The governor should represent all Floridians, including those who disagree with him or didn’t vote for him. Charlie Crist would do that. Gov. Ron DeSantis does not — and would not. In 2018, DeSantis got 49.6% of the vote. In other words, more people voted for someone else. We thought that might encourage him to build consensus. Instead he doubled-down on the tribalism that plagues too much of today’s politics. We wanted to believe in him, for the good of the state. But he has always acted as if he won in a landslide, with a mandate not just to govern but to rule. It is not enough for him to win. He has to crush those who oppose him, whoever they are.
A bully. Look at how he hectored high school students — teenagers! — who were brought to the University of South Florida for a photo op in March. Seemingly irritated that several kids standing behind him on the stage were masked up, he told them, “You don’t have to wear those masks. Please take them off.” “This is ridiculous,” he went on. His behavior — for all the world to see — would have been unacceptable for their teacher or their principal. Yet, here was the governor bullying a bunch of teenagers. That boorish behavior elicited an avalanche of objections. The critics knew a bully when they saw one, and they were outraged.
Unite or divide. It’s hard to imagine Charlie Crist acting that way, because he wouldn’t. Crist is a decent man who always asks, “What do you think?” or “What would you do?” That’s not DeSantis’ style. Crist will compromise, which is essential to the long-term health of Florida. At heart, he is a uniter. DeSantis is not. He divides to conquer.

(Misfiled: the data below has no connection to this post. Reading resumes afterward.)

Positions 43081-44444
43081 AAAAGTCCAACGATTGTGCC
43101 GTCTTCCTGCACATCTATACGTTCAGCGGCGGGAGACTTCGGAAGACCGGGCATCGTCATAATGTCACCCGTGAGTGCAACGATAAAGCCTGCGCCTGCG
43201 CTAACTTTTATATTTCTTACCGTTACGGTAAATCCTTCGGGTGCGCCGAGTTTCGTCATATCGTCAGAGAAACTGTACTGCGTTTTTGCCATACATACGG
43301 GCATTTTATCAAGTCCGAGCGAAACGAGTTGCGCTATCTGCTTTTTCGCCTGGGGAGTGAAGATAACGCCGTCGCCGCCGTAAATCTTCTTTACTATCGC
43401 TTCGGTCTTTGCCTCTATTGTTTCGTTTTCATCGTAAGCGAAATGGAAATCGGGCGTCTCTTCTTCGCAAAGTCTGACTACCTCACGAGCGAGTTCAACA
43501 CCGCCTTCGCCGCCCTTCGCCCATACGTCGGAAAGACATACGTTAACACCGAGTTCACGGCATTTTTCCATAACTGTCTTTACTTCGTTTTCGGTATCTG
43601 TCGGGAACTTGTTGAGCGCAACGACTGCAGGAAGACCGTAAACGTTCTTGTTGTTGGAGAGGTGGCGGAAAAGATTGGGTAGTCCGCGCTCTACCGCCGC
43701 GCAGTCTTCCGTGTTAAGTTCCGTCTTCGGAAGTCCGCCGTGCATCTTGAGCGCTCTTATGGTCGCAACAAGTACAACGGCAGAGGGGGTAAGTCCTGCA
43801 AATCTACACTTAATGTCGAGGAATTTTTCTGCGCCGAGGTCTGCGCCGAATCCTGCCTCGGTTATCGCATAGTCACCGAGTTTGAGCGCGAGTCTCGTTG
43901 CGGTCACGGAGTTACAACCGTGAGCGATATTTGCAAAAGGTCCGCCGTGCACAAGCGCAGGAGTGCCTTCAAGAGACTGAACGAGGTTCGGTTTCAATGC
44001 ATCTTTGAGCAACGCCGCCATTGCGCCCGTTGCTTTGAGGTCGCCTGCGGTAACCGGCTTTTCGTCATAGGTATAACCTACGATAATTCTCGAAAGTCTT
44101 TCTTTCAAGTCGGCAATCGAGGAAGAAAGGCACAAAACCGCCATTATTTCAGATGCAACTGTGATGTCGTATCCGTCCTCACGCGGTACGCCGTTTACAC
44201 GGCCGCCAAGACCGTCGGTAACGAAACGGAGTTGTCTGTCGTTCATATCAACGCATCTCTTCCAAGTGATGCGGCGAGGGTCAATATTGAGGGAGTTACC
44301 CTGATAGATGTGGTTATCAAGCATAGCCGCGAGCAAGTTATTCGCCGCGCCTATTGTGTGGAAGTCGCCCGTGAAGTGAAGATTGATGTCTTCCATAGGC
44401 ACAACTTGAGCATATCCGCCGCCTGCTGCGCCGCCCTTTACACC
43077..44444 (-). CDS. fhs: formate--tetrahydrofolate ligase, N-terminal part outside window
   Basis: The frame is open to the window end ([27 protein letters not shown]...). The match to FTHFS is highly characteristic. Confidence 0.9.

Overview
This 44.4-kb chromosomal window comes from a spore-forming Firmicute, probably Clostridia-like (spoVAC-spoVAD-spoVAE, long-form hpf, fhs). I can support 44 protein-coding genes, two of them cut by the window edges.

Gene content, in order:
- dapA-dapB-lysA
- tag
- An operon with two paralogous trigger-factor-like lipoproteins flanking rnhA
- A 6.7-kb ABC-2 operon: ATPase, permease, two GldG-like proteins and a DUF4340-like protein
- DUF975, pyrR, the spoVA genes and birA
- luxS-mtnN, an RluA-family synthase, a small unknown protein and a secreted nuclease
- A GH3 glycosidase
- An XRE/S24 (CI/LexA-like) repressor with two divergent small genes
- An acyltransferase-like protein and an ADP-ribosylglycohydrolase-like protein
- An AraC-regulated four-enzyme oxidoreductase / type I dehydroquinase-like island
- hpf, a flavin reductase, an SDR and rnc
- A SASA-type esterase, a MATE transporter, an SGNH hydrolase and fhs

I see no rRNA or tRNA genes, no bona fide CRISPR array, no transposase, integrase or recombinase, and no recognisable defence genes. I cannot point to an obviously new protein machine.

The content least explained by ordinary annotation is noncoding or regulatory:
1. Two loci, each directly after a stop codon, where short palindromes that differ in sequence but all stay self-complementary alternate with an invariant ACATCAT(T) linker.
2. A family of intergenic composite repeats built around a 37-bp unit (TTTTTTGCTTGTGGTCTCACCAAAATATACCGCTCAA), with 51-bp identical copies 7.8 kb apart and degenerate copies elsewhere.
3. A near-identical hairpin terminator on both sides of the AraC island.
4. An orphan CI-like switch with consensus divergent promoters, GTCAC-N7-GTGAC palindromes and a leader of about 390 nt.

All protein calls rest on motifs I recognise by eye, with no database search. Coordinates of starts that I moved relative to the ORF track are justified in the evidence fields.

It’s not just underrepresented communities who are shunted aside by DeSantis. It’s not just gay Floridians and their fears that flow from the “don’t say gay” law. It’s not just college students and high school teachers who are worried about academic freedom. It’s even some of the most powerful politicians in the state. DeSantis seems to revel in belittling anyone who doesn’t agree with him. He makes them feel small, while he flexes power.
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Dangerous games. DeSantis is pro-science only when it suits him. He’s anti-expert when they defy him. He’s Donald Trump but devoid of the charm. He wasted Floridians’ tax dollars to send immigrants from Texas to Martha’s Vineyard and his new Office of Election Crimes and Security arrested felons for voter fraud even though they had good reason to believe they were allowed to vote. He turned the COVID pandemic into an us vs. them showdown, “them” being anyone who dared advocate for mask wearing or social distancing. He didn’t just push his COVID agenda, he threatened to remove, fine or sue local and county officials who were making hard decisions concerning public health during an unprecedented pandemic. He withheld funds from jurisdictions that weren’t in lockstep with him. He did this as more than 82,000 Floridians died from the virus. And parse and age-adjust the COVID numbers any way you wish, but his decisions meant that Floridians died unnecessarily.
A clear choice. This election presents a clear choice between a decent man and a bully. Over their political careers, both DeSantis and Crist have shown the voters who they are. Believe them. No matter what you think about the state of the Florida economy or its schools or its future, no matter what you think of Crist’s past or DeSantis’ presidential ambitions, the choice really is this simple: Do you want the state governed by a decent man or a bully? The Tampa Bay Times recommends voting for Charlie Crist, a man of decency, for governor.
Editorials are the institutional voice of the Tampa Bay Times. The members of the Editorial Board are Editor of Editorials Graham Brink, Sherri Day, Sebastian Dortch, John Hill, Jim Verhulst and Chairman and CEO Conan Gallaty. Follow @TBTimes_Opinion on Twitter for more opinion news.